* Any views expressed in this article are those of the author and not of Thomson Reuters Foundation.The good, the bad and the missing in the new slimline draft climate change agreement
"It does not inspire," Prakash Javadekar, India's minister for environment, forests and climate change, said cuttingly of the chopped-down version of the draft text for a new U.N. deal to tackle climate change, released last week.
"We should certainly have a different text for the Paris (climate conference) to become (a) success," he told the Times of India in a recent interview.
Negotiators from India and the other 190 or so nations involved in cooking up a global agreement due in December will be submitting their suggestions to improve that text fast and furiously in Bonn from Oct. 19-23, at the final round of official negotiations before the Paris summit starts on Nov. 30.
As climate talks experts point out, the new text will annoy everyone in some way. Yet in spite its brevity, it still includes the major components countries had wanted to see, with the exception perhaps of forest protection and carbon markets.
"It's a solid foundation to work from," said Liz Gallagher, leader of the climate diplomacy programme at London-based consultancy E3G. "It's quite likely that all countries will both love it and hate it, in equal measure."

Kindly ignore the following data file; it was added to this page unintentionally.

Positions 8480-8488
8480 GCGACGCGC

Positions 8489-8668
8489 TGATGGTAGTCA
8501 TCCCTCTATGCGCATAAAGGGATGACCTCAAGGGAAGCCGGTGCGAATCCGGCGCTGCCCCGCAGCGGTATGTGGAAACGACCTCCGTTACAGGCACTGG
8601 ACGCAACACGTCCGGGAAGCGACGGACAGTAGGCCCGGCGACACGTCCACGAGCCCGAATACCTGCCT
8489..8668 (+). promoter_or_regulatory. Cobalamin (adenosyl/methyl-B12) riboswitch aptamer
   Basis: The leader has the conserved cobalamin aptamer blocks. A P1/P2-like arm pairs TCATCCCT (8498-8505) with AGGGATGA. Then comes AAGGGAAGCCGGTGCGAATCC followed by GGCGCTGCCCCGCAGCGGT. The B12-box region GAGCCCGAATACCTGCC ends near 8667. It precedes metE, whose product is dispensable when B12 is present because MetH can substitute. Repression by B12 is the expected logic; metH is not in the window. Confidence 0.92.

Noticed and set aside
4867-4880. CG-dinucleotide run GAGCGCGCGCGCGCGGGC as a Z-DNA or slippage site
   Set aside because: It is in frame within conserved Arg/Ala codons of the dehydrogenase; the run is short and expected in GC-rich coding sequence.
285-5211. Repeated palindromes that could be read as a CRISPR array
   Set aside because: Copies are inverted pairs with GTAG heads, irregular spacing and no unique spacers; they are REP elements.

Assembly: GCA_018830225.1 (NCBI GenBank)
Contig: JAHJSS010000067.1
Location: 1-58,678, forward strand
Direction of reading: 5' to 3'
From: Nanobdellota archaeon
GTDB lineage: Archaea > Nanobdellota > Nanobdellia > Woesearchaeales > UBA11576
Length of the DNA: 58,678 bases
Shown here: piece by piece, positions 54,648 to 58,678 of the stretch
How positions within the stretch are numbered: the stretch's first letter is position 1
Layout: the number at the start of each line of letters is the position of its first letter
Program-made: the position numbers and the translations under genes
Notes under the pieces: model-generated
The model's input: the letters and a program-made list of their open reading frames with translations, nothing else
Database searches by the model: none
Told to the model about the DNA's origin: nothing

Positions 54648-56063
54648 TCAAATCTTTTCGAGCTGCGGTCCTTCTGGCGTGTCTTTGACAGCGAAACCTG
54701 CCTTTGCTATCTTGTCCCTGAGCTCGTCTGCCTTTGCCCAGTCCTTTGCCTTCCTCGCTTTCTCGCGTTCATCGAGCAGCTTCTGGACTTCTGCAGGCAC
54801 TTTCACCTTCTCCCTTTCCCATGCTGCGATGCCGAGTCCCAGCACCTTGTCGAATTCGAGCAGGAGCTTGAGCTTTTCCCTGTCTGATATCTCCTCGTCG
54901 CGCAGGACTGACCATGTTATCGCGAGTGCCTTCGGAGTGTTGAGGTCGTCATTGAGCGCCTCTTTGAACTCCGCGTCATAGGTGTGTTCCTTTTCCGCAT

Javadekar did not specify what India didn't like about the current draft, which was distilled by the co-chairs of the talks from around 85 pages down to 20 - or put on the "Atkins Diet", as Gallagher quipped.
But India has been vocal in the past about the need for adequate financial and technical support for developing countries to cope with climate change and move to lower-carbon economies.
And New Delhi often reminds the international community that richer countries must cut down on their consumption and not expect poorer nations to put emissions cuts before economic development.
The chair of the least developed countries group at the climate talks tweeted his disappointment that a proposal by 134 developing countries on tackling loss and damage from climate change - the negative impacts of extreme weather and rising seas that are already happening - had been "ignored" in the new text.
The proposal called for an international mechanism on loss and damage to be included in the legally binding part of the Paris outcome and for the creation of "a climate change displacement coordination facility", to help those forced to leave their homes by climate impacts, among other things.
Others were relieved to see loss and damage get a section of its own in the proposed draft agreement, but concerned that all the detail had been removed. The text notes that progress is being made on the controversial concept, but more discussion is needed on "content and placement".
That and other discussions will kick off on Monday, with experts expecting countries to react to the new text at the beginning of the session and then get down to work on it line by line.